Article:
Content-based retrieval for PACS arrives

November 13, 2000

PACS should provide a more intelligent retrieval mechanism -- one based on image and video content -- according to some experts. While PACS already allow physicians to search traditional SQL-based image databases using textual keys such as patient

PACS should provide a more intelligent retrieval mechanism - one based on image and video content - according to some experts.

While PACS already allow physicians to search traditional SQL-based image databases using textual keys such as patient name, medical record number, and study date, a content-based retrieval architecture, or COBRA, would be valuable for several reasons.

A sophisticated COBRA could be used as a second opinion diagnosis tool, said Dr. Essam El-Kwae, an assistant professor in the department of computer science at University of North Carolina, Charlotte. El-Kwae has developed a prototype content-based retrieval system for MR brain images.

The ability to compare images will allow physicians to retrieve cases with similar etiology and review the diagnosis, treatment plan, and outcomes, according to El-Kwae.

Content-based retrieval could also be used to:

?collect statistics about specific image features, such as the size of a certain heart chamber in a particular age range;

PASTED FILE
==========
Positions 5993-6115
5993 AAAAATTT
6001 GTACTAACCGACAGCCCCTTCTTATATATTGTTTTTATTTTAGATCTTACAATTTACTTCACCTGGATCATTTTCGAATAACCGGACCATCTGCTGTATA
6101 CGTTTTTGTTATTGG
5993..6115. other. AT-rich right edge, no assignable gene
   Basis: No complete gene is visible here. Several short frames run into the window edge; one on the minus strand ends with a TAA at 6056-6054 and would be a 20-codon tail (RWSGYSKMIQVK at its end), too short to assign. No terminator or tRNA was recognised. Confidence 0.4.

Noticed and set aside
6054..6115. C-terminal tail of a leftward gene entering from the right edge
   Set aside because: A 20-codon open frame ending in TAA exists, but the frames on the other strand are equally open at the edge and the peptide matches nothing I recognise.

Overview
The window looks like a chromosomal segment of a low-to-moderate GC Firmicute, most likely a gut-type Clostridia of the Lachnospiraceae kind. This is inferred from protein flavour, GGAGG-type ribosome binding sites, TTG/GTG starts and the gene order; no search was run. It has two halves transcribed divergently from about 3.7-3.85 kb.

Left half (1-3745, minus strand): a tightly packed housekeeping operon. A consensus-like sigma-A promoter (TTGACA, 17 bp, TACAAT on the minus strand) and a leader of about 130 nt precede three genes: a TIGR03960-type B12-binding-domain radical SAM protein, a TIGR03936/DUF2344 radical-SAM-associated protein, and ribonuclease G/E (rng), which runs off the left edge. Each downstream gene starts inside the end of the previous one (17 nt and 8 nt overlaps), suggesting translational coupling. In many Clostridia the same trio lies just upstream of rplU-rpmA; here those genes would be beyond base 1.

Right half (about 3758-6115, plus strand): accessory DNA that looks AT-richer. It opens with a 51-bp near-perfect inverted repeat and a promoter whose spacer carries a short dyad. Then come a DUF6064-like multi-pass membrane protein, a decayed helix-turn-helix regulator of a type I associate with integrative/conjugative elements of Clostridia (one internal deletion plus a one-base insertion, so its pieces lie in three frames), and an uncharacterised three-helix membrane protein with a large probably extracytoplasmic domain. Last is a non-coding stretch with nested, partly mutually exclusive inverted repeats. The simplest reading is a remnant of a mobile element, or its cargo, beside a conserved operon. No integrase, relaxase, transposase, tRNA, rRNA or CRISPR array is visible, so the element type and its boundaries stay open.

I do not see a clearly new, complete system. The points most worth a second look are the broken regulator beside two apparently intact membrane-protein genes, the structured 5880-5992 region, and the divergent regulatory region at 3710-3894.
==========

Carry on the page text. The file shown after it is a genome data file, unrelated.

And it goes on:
?help train residents;
?prepare conference presentations by searching for particular cases; and
?apply image data-mining techniques.

Although still in its infancy, data mining allows pearls of information to be extracted from large databases.

"The idea of the COBRA is to suggest an architecture that can allow existing PACS to incorporate retrieval by content, based on medical and technological standards, without having to rebuild the system from scratch," El-Kwae said.

Within El-Kwae's prototype, an anatomy classification algorithm is used to automatically classify PACS studies based on their anatomy. Such a classification allows the use of different segmentation and image-processing algorithms for different anatomies. His COBRA uses primitive retrieval criteria such as color, texture, and shape and more complex criteria including object-based spatial relations and regions of interest.

The COBRA, which El-Kwae hopes to implement in collaboration with some Charlotte-area hospitals, features two major components: information extraction and querying.

Some information can be extracted from images while they are being inserted into the database. At the same time the system is extracting the DICOM header, for example, another part of the system can extract the raw pixel values; segment the image; and get the color, texture, shape, and spatial information from the image - all of which is then saved in a logical database.

The query component then allows the user to interrogate the logical database employing techniques that search by image example, sketch, region of interest, characteristics, or spatial relations.